Editorial: Agencies Should Follow VA, Take Hard Look at Job Classifications

June 17, 2012

Hundreds of union members rallied at the Veterans Affairs Department headquarters last week to protest the downgrading of their jobs. VA is reviewing thousands of positions across the department — jobs ranging from medical support assistants to housekeepers, building maintenance workers and more — to standardize descriptions and grades throughout the agency.

In many cases, employees are seeing their grade levels lowered by one or two full grades. No one will suffer a pay cut as a result of this review, but the long-term implications for pay increases, promotions and pensions are significant, and that's what has employees up in arms. Nevertheless, VA should be applauded for trying to bring order and discipline to its chaotic job classification system.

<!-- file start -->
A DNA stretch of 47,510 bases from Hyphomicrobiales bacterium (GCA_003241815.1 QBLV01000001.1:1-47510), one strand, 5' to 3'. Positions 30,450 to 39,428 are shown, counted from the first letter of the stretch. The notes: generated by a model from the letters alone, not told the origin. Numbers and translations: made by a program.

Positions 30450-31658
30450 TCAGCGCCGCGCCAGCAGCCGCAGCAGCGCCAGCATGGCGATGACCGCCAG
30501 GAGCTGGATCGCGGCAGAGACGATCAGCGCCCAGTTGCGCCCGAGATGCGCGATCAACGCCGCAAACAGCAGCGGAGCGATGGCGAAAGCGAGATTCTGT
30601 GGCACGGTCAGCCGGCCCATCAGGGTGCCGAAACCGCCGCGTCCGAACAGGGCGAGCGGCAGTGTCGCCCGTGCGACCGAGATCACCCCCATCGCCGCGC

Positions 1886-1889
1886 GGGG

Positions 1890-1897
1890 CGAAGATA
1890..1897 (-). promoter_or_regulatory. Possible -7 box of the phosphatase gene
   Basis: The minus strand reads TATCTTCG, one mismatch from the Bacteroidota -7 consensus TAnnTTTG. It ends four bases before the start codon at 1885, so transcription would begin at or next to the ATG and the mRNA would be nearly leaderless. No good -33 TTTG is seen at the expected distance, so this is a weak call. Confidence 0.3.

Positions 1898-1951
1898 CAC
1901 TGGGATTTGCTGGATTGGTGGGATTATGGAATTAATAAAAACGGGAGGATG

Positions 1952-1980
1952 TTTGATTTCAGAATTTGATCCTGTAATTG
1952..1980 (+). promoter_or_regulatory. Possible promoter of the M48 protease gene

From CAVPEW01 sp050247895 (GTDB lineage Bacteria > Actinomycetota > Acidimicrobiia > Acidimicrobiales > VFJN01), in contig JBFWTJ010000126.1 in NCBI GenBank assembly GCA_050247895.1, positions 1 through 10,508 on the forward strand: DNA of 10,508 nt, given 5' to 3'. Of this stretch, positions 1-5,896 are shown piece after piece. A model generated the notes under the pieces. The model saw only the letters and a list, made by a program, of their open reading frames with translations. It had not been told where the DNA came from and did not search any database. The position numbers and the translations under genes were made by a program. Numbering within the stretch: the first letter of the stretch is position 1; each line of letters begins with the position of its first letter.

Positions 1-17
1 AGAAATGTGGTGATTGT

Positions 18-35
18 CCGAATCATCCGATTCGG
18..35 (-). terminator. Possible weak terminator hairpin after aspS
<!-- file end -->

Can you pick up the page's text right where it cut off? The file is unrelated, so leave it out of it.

Indeed, VA is doing something that should happen routinely in all agencies: redefining and updating job classifications to be consistent with the rest of the agency, the federal government as a whole and, ultimately, to be competitive in the overall employment market. Inflated grades and the higher salaries that come with them sap billions of dollars from government coffers that would be better used on other priorities. At VA, pay can differ wildly from one hospital to another, because each of the agency's 150-plus hospitals has had autonomy in classifying and compensating staff. So instead of running an efficient nationwide hospital network, VA has essentially been running a coalition of 150 independent hospitals.

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